China media: Moon mission
The launch of China's first moon landing probe reignites a debate on whether developing countries should fund space programmes.
The successful launch of the Chang'e-3 moon rover mission at 01:30 Monday local time (17:30 GMT Sunday) has topped the headlines across many newspapers, news portals and TV stations.
Papers are defending the lunar mission's massive expense.
The Global Times argues that China is not trying to engage in a "Cold War" lunar exploration contest and says China will lose competitiveness if it remains backward in space technology.
"China's internet often has a dispute that it is 'better to replace space flight with poverty relief', but the nature of such voices is entirely of a bubble-like nature. China's policy-makers need to avoid being subject to their interference... Chinese society should give more support to lunar exploration and other cutting-edge science activities," it says.
The Wen Wei Po, a Beijing-backed Hong Kong newspaper, emphasises the military advantages of the lunar mission.
"The moon has become a focal point of competition for strategic resources among space powers... Faced with a grim situation, China can neither stand by and watch nor ignore this, and it must have lunar exploration capability to safeguard its legitimate rights and interests," it says.
In international news, the Communist Party newspaper China Youth Daily criticises The Economist magazine's article which saw China's declaration of a controversial air zone over the East China Sea as the act of a "teenager on a growth spurt who doesn't know his own strength".
Many official media outlets such as the Liberation Army Daily, the Global Times and the People's Daily Overseas Edition are also calling on Japan to recognise the terms of the Cairo Declaration, 70 years after it was issued by the US, Britain and China on 1 December 1943.
The declaration stipulated that Japan should restore all the territories "stolen" from China, including Taiwan and its affiliated islands, including disputed islands known as the Diaoyu in China and the Senkaku in Japan.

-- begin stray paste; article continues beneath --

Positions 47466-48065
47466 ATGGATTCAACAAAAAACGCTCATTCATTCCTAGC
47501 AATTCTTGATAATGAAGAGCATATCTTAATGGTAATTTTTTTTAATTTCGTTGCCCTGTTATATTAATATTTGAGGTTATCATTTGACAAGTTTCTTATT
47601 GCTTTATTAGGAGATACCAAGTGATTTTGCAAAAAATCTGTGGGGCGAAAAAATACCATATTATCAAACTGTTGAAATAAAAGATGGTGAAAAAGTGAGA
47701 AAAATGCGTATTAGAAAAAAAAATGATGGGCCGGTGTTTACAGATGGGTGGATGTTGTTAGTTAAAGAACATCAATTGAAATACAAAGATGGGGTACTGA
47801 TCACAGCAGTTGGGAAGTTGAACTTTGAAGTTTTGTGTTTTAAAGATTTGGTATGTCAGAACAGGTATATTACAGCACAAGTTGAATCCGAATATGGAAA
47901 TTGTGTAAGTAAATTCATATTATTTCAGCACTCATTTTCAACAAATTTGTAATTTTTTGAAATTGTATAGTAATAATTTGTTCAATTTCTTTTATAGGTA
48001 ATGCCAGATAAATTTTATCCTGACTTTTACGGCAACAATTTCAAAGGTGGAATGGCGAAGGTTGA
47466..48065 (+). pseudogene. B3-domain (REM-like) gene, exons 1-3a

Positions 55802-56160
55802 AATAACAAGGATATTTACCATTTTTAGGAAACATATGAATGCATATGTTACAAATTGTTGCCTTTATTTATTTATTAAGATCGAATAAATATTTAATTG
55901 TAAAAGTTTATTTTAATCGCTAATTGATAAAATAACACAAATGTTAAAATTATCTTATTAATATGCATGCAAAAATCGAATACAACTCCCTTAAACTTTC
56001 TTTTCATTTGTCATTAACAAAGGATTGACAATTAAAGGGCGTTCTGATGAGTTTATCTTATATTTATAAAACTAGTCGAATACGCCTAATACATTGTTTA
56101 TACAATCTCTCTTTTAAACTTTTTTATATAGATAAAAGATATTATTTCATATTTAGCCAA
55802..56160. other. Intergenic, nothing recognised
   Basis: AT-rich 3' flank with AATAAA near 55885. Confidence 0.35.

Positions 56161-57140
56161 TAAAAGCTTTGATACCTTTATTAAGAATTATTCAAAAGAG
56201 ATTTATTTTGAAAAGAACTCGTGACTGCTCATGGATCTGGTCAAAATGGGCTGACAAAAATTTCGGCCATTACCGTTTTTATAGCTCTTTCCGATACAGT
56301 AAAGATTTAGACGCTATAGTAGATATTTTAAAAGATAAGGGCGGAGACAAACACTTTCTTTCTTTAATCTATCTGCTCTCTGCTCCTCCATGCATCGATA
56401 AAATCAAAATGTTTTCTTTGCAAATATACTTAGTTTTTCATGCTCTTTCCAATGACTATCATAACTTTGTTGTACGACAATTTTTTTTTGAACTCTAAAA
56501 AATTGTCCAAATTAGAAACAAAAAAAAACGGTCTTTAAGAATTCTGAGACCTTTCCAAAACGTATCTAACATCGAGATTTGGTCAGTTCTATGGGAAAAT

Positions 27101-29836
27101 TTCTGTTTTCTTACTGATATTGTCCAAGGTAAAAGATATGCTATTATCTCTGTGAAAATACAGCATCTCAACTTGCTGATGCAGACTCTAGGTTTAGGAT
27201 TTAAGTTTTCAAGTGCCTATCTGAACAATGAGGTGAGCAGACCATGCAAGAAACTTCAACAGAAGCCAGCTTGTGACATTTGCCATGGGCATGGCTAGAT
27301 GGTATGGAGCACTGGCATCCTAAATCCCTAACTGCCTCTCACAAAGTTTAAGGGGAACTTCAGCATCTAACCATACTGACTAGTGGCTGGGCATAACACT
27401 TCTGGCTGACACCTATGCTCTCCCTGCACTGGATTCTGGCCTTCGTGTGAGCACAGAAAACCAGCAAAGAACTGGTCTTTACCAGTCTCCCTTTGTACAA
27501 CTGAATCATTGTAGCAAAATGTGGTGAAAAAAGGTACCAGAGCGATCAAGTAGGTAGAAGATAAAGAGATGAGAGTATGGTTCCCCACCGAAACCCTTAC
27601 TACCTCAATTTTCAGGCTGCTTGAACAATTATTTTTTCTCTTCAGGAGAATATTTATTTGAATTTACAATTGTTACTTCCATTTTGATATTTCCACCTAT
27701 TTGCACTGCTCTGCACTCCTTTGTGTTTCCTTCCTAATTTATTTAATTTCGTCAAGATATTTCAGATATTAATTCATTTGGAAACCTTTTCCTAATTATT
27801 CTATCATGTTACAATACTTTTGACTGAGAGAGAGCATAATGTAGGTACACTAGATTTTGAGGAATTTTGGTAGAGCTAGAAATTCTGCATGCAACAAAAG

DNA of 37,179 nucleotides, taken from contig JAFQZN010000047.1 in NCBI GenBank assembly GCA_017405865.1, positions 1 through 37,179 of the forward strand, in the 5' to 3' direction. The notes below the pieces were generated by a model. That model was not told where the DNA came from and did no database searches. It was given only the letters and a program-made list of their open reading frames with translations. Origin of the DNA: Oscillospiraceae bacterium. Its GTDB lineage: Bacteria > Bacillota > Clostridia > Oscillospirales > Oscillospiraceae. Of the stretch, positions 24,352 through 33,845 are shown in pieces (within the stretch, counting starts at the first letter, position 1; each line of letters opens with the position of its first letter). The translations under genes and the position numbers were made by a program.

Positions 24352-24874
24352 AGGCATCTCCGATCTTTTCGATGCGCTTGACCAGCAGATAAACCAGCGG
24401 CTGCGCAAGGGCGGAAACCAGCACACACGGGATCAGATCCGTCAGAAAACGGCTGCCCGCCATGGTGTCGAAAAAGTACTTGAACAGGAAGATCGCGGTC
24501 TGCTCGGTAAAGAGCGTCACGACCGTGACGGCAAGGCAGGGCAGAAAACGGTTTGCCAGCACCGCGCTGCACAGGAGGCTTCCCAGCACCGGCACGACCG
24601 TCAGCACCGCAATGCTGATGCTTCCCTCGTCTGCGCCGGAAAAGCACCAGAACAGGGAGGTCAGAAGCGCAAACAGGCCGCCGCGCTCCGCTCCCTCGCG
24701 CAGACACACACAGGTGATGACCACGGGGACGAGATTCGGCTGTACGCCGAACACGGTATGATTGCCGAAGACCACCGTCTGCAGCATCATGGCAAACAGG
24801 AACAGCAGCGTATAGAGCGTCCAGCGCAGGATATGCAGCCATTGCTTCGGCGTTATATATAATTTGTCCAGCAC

Meanwhile, the state-run China News Service says David Cameron has now amassed more than 146,000 followers since setting up his account on Sina Weibo, China's Twitter-like service, on the eve of his visit to China from Monday to Wednesday.
A Downing Street spokesman confirmed to AFP that the account, which has since posted six messages, is genuine.
Meanwhile, most state media and think-tank experts are expecting Mr Cameron's visit to put China-UK political relations "back on a normal track" after he angered Beijing by meeting the exiled Tibetan spiritual leader, the Dalai Lama, in 2012.
"However, there are reproaches (in the UK) over Mr Cameron's China visit, with some criticising Mr Cameron for downgrading human rights to chase economic interests. His opponents urged Mr Cameron to raise human rights, especially the Tibet question, and 'act like a statesman, not a salesman'", notes the Global Times.
The Chinese Ambassador to the UK, Liu Xiaoming, tells the state-run news agency China News Service that the main problem between China and the UK is still a "lack of political mutual trust".
"There are some people in British society who are still unable to get rid of a 'Cold War mentality' and who look at China with 'coloured glasses'," he is quoted as saying.
Following World Aids Day on Sunday, the Southern Metropolis Daily and many other newspapers are calling for an end to social prejudice and workplace discrimination against people with HIV or Aids as levels of infections double among young people.
Statistics show as of September, 434,000 people were detected with HIV/Aids, with nearly 90% of new infections involving sexual transmission, The Beijing News reports.
The mainland media, however, have remained silent on foreign media reports of authorities in Beijing detaining Aids activists who staged protests outside government ministries in the run up to World Aids Day.
Since 2010, children with Aids or HIV as well as those who have lost a parent to the virus are entitled to 600 yuan (£60; $98) a month. Most families haven't received any money, advocates tell Hong Kong's South China Morning Post.